Third, China needs to strongly enhance entrepreneurship and innovation. China should formulate plans to promote the strategy of 'Made in China 2025', so that achievements made in new economies, new industries, new technologies, new development models and new types of business can be built upon. More importantly, China should advance reforms in administration, management and business registration systems, as well as adopt other structural reform measures.
China should also invest more in public goods and services, which are not sufficient, especially in areas such as social security, education, sanitation, basic healthcare and infrastructure (particularly in mid- and west China and other remote areas). The government and market entities should make a joint effort to propel infrastructure modernisation and invest more in projects such as water power, railways, roads, waterways, airways, communication, power, municipal administration and environment. Though China ranks first in terms of high-speed rail, it still ranks second in terms of expressway and railway operating mileage. Therefore, infrastructure development in China, especially in central and western areas, is not adequate and needs additional investment.
There is a need for a co-ordinated strategy to develop the west of the country, revitalise the northeast, boost the rise of the central region and ensure that coastal areas take the lead in developing the Silk Road Economic Belt, the 21st Century Maritime Silk Road, the Beijing-Tianjin-Hebei region and the Yangtze Economic Belt. Those strategies will narrow the gap among different regions in China and provide more opportunities for future economic growth. Since nearly 50% of the population lives in mid- and west China, those areas have great potential for economic development. Furthermore, coastal regions should continue to take the lead in reform and opening up. For example, pilot free-trade zones have been established in Shanghai, Tianjin, Fujian Province and Guangdong Province. Their successful experiences will be replicated and scaled up in other regions in the future.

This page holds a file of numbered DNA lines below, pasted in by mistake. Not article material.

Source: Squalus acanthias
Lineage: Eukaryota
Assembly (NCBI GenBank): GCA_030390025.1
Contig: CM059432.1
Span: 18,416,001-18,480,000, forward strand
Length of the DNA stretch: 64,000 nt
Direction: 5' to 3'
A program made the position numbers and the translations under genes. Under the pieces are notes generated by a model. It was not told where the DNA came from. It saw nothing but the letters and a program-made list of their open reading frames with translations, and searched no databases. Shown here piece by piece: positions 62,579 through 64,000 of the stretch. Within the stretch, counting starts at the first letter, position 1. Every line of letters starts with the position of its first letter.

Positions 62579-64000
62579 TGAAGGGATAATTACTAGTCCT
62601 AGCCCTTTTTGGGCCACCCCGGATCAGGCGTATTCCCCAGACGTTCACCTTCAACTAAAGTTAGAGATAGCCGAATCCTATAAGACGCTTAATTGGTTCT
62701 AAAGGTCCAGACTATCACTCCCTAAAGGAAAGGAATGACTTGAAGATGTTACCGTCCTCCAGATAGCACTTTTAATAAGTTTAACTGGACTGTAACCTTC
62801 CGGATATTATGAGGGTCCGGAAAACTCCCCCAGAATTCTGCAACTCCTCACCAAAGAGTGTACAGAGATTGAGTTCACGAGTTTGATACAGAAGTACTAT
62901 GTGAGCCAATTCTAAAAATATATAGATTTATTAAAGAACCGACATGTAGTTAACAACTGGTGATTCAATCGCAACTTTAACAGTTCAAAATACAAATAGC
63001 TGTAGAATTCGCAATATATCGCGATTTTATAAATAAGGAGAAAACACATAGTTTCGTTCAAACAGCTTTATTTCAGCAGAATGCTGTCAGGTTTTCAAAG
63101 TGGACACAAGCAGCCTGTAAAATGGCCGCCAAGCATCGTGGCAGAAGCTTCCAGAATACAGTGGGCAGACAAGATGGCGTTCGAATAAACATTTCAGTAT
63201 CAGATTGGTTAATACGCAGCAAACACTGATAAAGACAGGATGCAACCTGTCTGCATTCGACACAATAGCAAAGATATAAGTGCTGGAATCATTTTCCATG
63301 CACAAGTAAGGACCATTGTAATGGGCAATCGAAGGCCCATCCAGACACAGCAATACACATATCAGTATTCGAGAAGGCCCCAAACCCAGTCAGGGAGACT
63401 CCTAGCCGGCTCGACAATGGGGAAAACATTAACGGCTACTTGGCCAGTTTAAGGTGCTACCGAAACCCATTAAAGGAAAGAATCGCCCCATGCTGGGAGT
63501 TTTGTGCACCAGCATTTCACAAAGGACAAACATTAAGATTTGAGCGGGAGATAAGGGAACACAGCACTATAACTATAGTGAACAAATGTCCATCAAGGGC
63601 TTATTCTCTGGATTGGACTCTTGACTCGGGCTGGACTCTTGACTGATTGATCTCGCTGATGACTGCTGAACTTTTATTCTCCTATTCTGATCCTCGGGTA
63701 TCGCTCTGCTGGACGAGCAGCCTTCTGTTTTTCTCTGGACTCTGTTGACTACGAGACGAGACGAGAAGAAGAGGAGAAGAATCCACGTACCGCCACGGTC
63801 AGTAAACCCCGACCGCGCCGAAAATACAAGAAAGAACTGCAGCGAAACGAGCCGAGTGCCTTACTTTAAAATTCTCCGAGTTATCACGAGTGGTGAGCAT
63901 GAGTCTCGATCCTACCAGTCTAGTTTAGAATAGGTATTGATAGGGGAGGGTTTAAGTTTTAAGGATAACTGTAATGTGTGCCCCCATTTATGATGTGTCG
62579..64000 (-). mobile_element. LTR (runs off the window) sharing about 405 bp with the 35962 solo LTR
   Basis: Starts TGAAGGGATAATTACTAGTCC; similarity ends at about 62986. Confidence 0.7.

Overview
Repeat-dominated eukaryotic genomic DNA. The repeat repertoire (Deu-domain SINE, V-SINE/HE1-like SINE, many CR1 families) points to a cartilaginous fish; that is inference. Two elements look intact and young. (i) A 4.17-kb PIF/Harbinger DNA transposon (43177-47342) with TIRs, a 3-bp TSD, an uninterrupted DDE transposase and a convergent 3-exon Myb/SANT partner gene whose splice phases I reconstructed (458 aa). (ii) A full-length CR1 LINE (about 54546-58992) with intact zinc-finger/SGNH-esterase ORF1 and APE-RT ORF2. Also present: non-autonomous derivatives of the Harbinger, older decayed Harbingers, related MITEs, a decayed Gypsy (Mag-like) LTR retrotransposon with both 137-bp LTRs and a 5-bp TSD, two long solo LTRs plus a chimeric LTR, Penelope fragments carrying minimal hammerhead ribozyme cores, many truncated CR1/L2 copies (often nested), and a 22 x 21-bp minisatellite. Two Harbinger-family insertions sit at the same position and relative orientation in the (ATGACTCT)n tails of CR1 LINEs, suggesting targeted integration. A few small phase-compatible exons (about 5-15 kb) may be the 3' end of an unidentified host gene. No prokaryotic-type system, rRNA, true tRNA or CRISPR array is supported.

At the same time, China must promote green, low-carbon and clean economic growth. The environmental protection industry in China has great potential and we should draw on the successful experience and advanced technology from developed countries. There is also a need to pursue shared economic growth and reform the current system of income distribution. The goal is to take targeted measures to help the 70 million rural residents who live on less than $1 dollar a day, to lift them out of poverty by 2020. And those who are not able to do so will be covered by the social security system.
China has already become the world's second-largest consumer market, worth $13 trillion to $14 trillion, which is expected to become even bigger as the Chinese middle-class keeps expanding.
China must also adhere to foreign policies promoting peaceful development. Chinese outbound tourists amounted to more than 130 million in 2015 and the number is expected to keep growing in the future.
While China continues to attract foreign investment, it should also promote its overseas investment. In 2014, China's direct overseas investment reached $120 billion. Furthermore, China has reached consensus with many countries in promoting international production capacity and equipment manufacturing co-operation. In addition, the Belt and Road initiative has resonated well in the world and can be integrated with the development strategies of many countries.